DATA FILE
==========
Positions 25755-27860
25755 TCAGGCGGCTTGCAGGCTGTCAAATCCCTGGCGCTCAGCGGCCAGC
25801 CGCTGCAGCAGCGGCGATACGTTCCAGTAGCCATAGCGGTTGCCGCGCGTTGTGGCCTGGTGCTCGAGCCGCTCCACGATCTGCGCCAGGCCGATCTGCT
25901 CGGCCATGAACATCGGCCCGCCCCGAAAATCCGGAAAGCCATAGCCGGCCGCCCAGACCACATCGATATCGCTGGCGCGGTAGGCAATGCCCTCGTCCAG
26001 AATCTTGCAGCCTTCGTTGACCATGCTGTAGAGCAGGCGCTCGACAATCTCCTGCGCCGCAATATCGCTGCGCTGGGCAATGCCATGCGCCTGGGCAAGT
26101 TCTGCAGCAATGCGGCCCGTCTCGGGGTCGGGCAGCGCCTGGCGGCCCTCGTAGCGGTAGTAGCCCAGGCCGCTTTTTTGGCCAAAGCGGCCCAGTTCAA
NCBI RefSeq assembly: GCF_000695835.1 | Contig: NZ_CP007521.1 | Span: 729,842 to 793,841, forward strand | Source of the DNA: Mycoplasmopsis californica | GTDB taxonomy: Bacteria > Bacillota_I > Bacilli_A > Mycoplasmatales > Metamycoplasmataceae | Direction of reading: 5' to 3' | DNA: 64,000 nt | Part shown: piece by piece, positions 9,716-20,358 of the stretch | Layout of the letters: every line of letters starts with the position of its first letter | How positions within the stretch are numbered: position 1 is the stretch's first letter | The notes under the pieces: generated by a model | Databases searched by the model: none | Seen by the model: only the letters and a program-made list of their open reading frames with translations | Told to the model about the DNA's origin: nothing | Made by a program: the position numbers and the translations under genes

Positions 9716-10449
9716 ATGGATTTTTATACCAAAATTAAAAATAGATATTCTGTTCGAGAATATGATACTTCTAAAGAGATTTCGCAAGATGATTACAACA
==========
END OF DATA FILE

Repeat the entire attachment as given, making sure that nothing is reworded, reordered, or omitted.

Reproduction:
Positions 25755-27860
25755 TCAGGCGGCTTGCAGGCTGTCAAATCCCTGGCGCTCAGCGGCCAGC
25801 CGCTGCAGCAGCGGCGATACGTTCCAGTAGCCATAGCGGTTGCCGCGCGTTGTGGCCTGGTGCTCGAGCCGCTCCACGATCTGCGCCAGGCCGATCTGCT
25901 CGGCCATGAACATCGGCCCGCCCCGAAAATCCGGAAAGCCATAGCCGGCCGCCCAGACCACATCGATATCGCTGGCGCGGTAGGCAATGCCCTCGTCCAG
26001 AATCTTGCAGCCTTCGTTGACCATGCTGTAGAGCAGGCGCTCGACAATCTCCTGCGCCGCAATATCGCTGCGCTGGGCAATGCCATGCGCCTGGGCAAGT
26101 TCTGCAGCAATGCGGCCCGTCTCGGGGTCGGGCAGCGCCTGGCGGCCCTCGTAGCGGTAGTAGCCCAGGCCGCTTTTTTGGCCAAAGCGGCCCAGTTCAA
NCBI RefSeq assembly: GCF_000695835.1 | Contig: NZ_CP007521.1 | Span: 729,842 to 793,841, forward strand | Source of the DNA: Mycoplasmopsis californica | GTDB taxonomy: Bacteria > Bacillota_I > Bacilli_A > Mycoplasmatales > Metamycoplasmataceae | Direction of reading: 5' to 3' | DNA: 64,000 nt | Part shown: piece by piece, positions 9,716-20,358 of the stretch | Layout of the letters: every line of letters starts with the position of its first letter | How positions within the stretch are numbered: position 1 is the stretch's first letter | The notes under the pieces: generated by a model | Databases searched by the model: none | Seen by the model: only the letters and a program-made list of their open reading frames with translations | Told to the model about the DNA's origin: nothing | Made by a program: the position numbers and the translations under genes

Positions 9716-10449
9716 ATGGATTTTTATACCAAAATTAAAAATAGATATTCTGTTCGAGAATATGATACTTCTAAAGAGATTTCGCAAGATGATTACAACA